Day one of 162 may be as good as it gets


I call them “sports holidays.”

You know the days I’m talking about – those moments on the sports calendar when you at least briefly consider faking an illness and forging a doctor’s note so you can stay home from work or school and glue yourself to the couch and TV.

We just had a few big ones. The Thursday-Friday opening rounds of the NCAA Tournament are probably on the Mt. Rushmore of sports holidays.

Some others are the early rounds of the Masters, anytime the World Cup is on during the day – especially if team USA is playing – and the day after the Super Bowl (which really should be a national holiday).

But Monday, for me, was the biggest one of them all.

Opening Day. You just can’t beat it.

For the record, I did not call the office and fake a cough, but not watching the Red Sox nearly made me sick on its own. There’s nothing quite like the first game of the season, the signal that for the next six-plus months there will be something to watch almost every night of the week.

Opening Day means that baseball is back, and all that comes along with it. It’s not so much about whether or not your team wins – something tells me the Red Sox won’t go 0-162 – rather it’s about seeing the new faces in action for the first time, analyzing at-bats and pitches and managerial choices with your friends, listening to sports radio and hearing the hosts engage in good old-fashioned baseball conversation.

It’s about baseball being on in the living room for the first time in months, a perfect break from the sometimes-overwhelming intensity of football or basketball or hockey.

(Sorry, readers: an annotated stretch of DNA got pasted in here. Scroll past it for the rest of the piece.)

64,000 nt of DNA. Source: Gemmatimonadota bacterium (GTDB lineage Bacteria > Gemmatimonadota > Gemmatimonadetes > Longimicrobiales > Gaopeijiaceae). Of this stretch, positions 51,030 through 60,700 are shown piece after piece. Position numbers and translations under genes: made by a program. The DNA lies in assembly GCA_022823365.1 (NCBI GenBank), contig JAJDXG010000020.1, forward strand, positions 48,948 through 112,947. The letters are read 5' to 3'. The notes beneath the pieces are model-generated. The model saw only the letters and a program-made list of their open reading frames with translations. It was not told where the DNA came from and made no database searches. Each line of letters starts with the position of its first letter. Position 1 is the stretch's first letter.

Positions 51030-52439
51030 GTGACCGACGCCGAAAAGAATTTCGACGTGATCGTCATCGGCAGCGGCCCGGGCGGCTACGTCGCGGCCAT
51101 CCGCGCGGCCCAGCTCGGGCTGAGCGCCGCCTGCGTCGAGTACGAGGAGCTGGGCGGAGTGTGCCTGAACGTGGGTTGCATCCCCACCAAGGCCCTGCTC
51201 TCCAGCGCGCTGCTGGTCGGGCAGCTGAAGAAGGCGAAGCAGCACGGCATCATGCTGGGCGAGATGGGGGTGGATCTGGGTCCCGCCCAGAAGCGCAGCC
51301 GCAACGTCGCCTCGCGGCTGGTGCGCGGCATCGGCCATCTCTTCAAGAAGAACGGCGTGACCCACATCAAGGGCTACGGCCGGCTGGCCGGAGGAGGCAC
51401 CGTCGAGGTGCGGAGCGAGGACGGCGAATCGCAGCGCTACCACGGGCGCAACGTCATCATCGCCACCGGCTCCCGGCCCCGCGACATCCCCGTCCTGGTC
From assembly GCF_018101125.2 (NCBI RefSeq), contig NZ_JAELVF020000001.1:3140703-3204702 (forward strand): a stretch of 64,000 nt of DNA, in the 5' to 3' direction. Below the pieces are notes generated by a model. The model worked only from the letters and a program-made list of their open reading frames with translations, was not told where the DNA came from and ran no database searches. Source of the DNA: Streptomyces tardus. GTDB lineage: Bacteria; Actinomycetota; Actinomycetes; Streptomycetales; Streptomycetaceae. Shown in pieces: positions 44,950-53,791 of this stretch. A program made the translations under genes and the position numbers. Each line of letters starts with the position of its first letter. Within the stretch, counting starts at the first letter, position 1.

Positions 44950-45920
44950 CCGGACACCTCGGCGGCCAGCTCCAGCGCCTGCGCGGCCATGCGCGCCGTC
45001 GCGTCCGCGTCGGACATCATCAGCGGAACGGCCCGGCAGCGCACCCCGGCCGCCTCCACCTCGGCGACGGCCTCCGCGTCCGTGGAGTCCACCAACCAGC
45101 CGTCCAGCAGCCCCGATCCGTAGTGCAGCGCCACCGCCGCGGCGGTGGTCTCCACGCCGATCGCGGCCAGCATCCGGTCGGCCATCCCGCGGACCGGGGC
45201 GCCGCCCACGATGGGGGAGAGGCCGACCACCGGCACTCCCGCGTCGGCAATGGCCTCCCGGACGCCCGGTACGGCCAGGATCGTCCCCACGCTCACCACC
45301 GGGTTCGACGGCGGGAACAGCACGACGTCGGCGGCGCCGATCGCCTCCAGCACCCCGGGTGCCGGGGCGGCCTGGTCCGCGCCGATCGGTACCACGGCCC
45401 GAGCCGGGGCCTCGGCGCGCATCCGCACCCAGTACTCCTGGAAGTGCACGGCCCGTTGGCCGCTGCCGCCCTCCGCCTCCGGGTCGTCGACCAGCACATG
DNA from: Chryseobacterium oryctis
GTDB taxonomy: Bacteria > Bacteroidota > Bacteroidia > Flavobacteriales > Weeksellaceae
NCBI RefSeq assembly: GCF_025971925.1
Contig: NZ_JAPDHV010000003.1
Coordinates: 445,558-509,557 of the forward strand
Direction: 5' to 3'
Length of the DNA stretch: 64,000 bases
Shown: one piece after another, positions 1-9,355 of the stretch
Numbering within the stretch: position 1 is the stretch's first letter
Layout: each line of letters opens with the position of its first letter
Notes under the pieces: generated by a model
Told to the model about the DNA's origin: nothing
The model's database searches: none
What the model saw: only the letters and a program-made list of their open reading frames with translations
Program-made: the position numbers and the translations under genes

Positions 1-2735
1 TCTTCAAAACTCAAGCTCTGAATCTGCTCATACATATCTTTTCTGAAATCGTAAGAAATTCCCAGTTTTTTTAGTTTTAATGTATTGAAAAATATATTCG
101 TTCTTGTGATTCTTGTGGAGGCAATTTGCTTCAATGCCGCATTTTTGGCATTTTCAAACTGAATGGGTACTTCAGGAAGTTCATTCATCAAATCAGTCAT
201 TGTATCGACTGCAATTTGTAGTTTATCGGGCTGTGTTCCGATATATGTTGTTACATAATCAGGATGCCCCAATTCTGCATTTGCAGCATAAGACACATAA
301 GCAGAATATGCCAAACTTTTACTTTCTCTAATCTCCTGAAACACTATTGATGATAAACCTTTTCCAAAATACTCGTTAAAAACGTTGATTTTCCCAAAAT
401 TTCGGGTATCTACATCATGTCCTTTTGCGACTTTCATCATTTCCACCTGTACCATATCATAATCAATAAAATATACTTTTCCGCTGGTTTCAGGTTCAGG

But that’s not all. Opening day is about spring being on the horizon, and cold weather ending (hopefully). It’s about getting out of work or school when the sun is still out and will be out for the next four hours, then eventually coming home, eating dinner and turning on the television to watch a 7 p.m. game.

Opening Day means that from now until October, bars and restaurants and barber shops across the country will be tuned into baseball every night.

If you have that occasional late night at work or somewhere else, there’s the sound of baseball – that old-fashioned, traditional, relaxing sound – on the radio, waiting for you in the car. Nowhere near Fenway, you can almost smell baseball.

There’s ESPN’s Baseball Tonight, there’s weekend doubleheaders and there’s 10 o’clock phone calls with my dad about why Jon Lester decided to throw a fastball on 0-2 with a runner on third and one out in the bottom of the fourth inning.

I’m sure that not everyone shares my excitement for the baseball season. I hear the common criticism – it’s too slow, it’s boring, there’s too many games. I’d make an argument for the exact opposite. For all of those reasons, baseball season is perfect. And now it’s here.

Opening Day may just seem like one out of 162 games, but it means so much more. It’s the beginning of a new season, and all that comes along with it.

Kevin Pomeroy is the assistant sports editor at the Warwick Beacon. He can be reached at 732-3100 or


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